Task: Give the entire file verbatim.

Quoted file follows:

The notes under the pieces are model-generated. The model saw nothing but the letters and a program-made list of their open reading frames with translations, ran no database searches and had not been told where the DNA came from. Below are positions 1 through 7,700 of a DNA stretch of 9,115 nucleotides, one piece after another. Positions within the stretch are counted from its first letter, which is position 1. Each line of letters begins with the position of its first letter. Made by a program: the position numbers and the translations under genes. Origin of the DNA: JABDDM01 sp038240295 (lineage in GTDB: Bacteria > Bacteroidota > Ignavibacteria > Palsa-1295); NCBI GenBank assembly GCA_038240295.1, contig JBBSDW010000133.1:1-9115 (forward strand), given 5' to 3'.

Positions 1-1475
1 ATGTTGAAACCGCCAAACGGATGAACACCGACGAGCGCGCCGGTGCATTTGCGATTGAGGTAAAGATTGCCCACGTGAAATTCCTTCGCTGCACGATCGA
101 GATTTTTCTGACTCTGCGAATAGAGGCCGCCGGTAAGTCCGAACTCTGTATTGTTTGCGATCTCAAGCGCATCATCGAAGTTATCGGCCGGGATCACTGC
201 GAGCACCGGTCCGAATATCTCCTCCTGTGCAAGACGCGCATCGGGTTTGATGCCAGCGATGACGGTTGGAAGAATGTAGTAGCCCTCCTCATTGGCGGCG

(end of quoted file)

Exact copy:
The notes under the pieces are model-generated. The model saw nothing but the letters and a program-made list of their open reading frames with translations, ran no database searches and had not been told where the DNA came from. Below are positions 1 through 7,700 of a DNA stretch of 9,115 nucleotides, one piece after another. Positions within the stretch are counted from its first letter, which is position 1. Each line of letters begins with the position of its first letter. Made by a program: the position numbers and the translations under genes. Origin of the DNA: JABDDM01 sp038240295 (lineage in GTDB: Bacteria > Bacteroidota > Ignavibacteria > Palsa-1295); NCBI GenBank assembly GCA_038240295.1, contig JBBSDW010000133.1:1-9115 (forward strand), given 5' to 3'.

Positions 1-1475
1 ATGTTGAAACCGCCAAACGGATGAACACCGACGAGCGCGCCGGTGCATTTGCGATTGAGGTAAAGATTGCCCACGTGAAATTCCTTCGCTGCACGATCGA
101 GATTTTTCTGACTCTGCGAATAGAGGCCGCCGGTAAGTCCGAACTCTGTATTGTTTGCGATCTCAAGCGCATCATCGAAGTTATCGGCCGGGATCACTGC
201 GAGCACCGGTCCGAATATCTCCTCCTGTGCAAGACGCGCATCGGGTTTGATGCCAGCGATGACGGTTGGAAGAATGTAGTAGCCCTCCTCATTGGCGGCG